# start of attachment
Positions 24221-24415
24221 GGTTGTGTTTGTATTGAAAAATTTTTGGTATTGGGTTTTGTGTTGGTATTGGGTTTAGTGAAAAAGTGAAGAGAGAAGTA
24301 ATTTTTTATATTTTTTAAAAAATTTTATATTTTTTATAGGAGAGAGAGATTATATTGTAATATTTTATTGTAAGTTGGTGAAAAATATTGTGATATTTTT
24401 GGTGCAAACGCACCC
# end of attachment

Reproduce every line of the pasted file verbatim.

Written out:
Positions 24221-24415
24221 GGTTGTGTTTGTATTGAAAAATTTTTGGTATTGGGTTTTGTGTTGGTATTGGGTTTAGTGAAAAAGTGAAGAGAGAAGTA
24301 ATTTTTTATATTTTTTAAAAAATTTTATATTTTTTATAGGAGAGAGAGATTATATTGTAATATTTTATTGTAAGTTGGTGAAAAATATTGTGATATTTTT
24401 GGTGCAAACGCACCC